• Uzbekistan’s human rights record is atrocious. Torture is endemic in the criminal justice system. Authorities intensified their crackdown on civil society activists, opposition members, and journalists. Muslims and Christians who practice their religion outside strict state controls are persecuted, and freedom of expression is severely limited. The government forces more than one million adults and children to harvest cotton under abusive conditions. Authorities still deny justice for the 2005 Andijan massacre, in which government forces shot and killed hundreds of protesters, most of them unarmed. Despite this, the United States and European Union continue to advance closer relations with Uzbekistan, seeking cooperation with the war in Afghanistan.


  • Uzbekistan’s human rights record remained abysmal across a wide spectrum of violations. The country is virtually closed to independent scrutiny. Freedom of expression is severely limited. Authorities continue to crack down on rights activists, harass activists living in exile, and persecute those who practice their religion outside strict state controls. Forced labor of adults and children continues.



  • Nov 19, 2014
    “When my husband went into prison I was 38-years-old. I’m now 58,” says Holbika Juraeva. Through tears, she says she fears he will never be released alive.
  • Oct 3, 2014
    In mid-September a London-based public relations agency made an appeal to “Free Gulnara NOW,” claiming that Gulnara Karimova, daughter of Uzbek president Islam Karimov, was “under house arrest” and “being held for purely political reasons.
  • Sep 26, 2014
    Sanjar Umarov lifted his pants legs and rolled down his socks to show the scars that criss-crossed his ankles. Umarov, a former political prisoner from Uzbekistan, said the scars served as a permanent reminder of his time in the “monkey cage,” a cell that left prisoners exposed to the outdoors. His first time in that cell, the frigid winter almost killed him. He and the other prisoners, wearing only lightweight shirts and pants, rocked back and forth to keep warm and stay alive.
  • Sep 25, 2014
    Human rights activists, journalists, and others imprisoned by the Uzbek government on politically motivated charges suffer torture and abysmal prison conditions.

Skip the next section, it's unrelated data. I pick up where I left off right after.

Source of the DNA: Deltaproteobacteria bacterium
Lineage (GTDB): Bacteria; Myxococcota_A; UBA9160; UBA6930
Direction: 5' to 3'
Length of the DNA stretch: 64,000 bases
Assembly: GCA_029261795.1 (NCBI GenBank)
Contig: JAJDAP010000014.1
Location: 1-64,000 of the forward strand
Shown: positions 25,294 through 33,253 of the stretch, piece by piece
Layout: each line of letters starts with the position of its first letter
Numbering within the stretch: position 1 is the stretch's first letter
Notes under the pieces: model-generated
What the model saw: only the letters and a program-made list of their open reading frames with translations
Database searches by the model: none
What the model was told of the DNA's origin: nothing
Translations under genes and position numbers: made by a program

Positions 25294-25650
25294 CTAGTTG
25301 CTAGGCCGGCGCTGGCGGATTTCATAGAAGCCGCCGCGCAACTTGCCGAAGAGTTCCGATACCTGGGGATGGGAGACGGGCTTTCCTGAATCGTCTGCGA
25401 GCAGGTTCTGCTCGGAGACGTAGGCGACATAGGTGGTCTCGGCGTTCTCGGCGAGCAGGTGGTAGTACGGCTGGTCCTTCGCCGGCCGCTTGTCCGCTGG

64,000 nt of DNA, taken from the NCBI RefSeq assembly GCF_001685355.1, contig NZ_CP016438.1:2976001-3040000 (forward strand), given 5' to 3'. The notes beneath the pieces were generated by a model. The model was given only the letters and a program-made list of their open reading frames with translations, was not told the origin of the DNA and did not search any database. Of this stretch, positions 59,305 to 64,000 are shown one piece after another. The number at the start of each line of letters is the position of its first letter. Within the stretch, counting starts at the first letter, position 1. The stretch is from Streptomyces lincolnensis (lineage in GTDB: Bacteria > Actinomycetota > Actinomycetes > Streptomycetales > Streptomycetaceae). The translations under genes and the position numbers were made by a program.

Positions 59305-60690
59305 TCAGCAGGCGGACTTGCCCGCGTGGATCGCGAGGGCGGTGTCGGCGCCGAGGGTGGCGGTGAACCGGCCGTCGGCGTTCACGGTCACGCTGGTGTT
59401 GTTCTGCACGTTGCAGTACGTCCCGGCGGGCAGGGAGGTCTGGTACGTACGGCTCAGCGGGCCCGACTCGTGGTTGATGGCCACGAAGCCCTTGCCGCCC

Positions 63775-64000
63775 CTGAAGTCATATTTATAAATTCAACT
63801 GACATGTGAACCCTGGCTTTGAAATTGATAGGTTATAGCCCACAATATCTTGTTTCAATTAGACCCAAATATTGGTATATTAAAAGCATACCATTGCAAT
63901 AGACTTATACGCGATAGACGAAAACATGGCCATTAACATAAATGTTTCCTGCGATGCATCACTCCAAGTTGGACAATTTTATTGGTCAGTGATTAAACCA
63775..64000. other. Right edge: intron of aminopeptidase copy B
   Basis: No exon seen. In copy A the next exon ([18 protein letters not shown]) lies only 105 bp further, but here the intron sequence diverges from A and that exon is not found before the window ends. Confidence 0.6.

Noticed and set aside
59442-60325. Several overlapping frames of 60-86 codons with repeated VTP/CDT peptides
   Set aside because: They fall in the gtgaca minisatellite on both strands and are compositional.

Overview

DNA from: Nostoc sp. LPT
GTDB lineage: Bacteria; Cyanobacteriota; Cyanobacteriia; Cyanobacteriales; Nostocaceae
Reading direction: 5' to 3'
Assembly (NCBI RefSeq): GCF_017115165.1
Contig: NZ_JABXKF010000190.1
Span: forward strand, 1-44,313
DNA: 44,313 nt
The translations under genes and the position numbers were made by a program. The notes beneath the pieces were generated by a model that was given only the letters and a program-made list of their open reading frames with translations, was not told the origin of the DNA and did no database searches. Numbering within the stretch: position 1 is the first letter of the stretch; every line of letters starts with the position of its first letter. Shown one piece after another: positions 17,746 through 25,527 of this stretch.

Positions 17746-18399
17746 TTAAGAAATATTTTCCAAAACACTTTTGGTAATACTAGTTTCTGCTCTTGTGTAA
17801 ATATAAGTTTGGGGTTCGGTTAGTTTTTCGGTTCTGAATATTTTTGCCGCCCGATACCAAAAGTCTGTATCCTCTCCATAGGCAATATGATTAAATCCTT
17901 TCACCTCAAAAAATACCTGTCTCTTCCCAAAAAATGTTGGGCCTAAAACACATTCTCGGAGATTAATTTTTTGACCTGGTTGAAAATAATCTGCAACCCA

• Aug 13, 2014

    This memorandum provides an overview of Human Rights Watch’s main concerns with respect to the human rights situation in Uzbekistan, submitted to the United Nations Human Rights Committee (“the Committee”) in advance of its pre-sessional review of Uzbekistan in July 2014. We hope it will inform the Committee’s preparation for its upcoming review of the Uzbek government’s compliance with its obligations under the International Covenant on Civil and Political Rights (“the Covenant”).

  • Jun 23, 2014
    Human Rights Watch is extremely concerned by Uzbekistan’s appalling human rights record across a wide spectrum of violations. Authorities target civil society activists, political opposition figures, and independent journalists. Human Rights Watch is also deeply concerned about the serious human rights situation in Venezuela, which is the worst we have seen in the country in years.
  • Jun 20, 2014
    The United States government’s decision to place Uzbekistan in the lowest category of its annual human trafficking report sends a message of solidarity to the well over a million Uzbeks forced to pick the country’s cotton crop, the Cotton Campaign, of which Human Rights Watch is a member, said today.
  • Jun 20, 2014
  • Jun 9, 2014
    The World Bank should not proceed with projects directly benefiting Uzbekistan’s cotton industry until the Uzbek government has taken meaningful steps to end grave human rights violations in cotton production, including forced labor.
  • Jun 5, 2014
    A court in Uzbekistan ordered the release of a human rights defender on medical grounds on May 31, 2014.